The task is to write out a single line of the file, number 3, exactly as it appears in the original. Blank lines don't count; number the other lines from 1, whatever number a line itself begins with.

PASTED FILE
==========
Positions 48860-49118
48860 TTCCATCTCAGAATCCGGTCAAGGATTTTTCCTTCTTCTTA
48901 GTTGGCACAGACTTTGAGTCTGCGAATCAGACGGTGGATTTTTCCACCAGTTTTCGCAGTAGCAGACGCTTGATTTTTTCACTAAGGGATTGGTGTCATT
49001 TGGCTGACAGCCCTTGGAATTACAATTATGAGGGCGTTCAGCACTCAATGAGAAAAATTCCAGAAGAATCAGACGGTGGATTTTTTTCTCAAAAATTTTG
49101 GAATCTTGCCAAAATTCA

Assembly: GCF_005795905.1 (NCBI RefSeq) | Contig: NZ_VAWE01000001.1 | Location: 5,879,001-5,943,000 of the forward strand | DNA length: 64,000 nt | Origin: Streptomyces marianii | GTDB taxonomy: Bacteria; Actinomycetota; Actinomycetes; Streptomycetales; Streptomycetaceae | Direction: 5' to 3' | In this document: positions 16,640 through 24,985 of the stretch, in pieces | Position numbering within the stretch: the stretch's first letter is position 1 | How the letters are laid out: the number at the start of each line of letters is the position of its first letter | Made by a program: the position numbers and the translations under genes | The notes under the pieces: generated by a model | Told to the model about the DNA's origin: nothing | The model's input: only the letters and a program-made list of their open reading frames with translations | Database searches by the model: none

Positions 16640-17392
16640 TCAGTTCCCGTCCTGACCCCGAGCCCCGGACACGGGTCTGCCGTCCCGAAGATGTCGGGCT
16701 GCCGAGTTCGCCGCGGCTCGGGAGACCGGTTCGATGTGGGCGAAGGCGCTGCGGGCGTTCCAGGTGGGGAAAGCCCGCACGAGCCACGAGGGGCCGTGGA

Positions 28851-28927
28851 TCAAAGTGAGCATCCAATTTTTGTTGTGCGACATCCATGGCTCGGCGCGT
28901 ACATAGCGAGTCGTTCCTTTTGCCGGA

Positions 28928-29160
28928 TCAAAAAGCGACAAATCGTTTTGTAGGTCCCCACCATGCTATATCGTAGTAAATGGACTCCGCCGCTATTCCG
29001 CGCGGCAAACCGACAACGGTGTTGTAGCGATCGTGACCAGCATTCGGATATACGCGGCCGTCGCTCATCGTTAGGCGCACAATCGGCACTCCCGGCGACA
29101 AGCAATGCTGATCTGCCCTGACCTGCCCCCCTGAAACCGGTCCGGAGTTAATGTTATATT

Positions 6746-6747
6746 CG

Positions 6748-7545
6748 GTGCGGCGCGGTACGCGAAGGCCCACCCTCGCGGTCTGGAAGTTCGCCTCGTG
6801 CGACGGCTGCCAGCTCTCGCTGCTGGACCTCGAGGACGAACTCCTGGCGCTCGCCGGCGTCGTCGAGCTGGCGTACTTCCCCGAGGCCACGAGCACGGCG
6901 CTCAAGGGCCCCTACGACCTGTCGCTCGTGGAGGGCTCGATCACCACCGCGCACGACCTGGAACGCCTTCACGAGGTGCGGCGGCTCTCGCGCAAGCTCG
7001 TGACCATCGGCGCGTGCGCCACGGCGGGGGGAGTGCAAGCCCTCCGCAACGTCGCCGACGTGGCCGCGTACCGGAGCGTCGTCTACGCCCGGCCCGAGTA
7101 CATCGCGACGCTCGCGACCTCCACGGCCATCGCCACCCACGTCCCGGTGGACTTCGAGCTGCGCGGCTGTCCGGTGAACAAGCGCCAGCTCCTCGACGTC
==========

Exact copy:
48901 GTTGGCACAGACTTTGAGTCTGCGAATCAGACGGTGGATTTTTCCACCAGTTTTCGCAGTAGCAGACGCTTGATTTTTTCACTAAGGGATTGGTGTCATT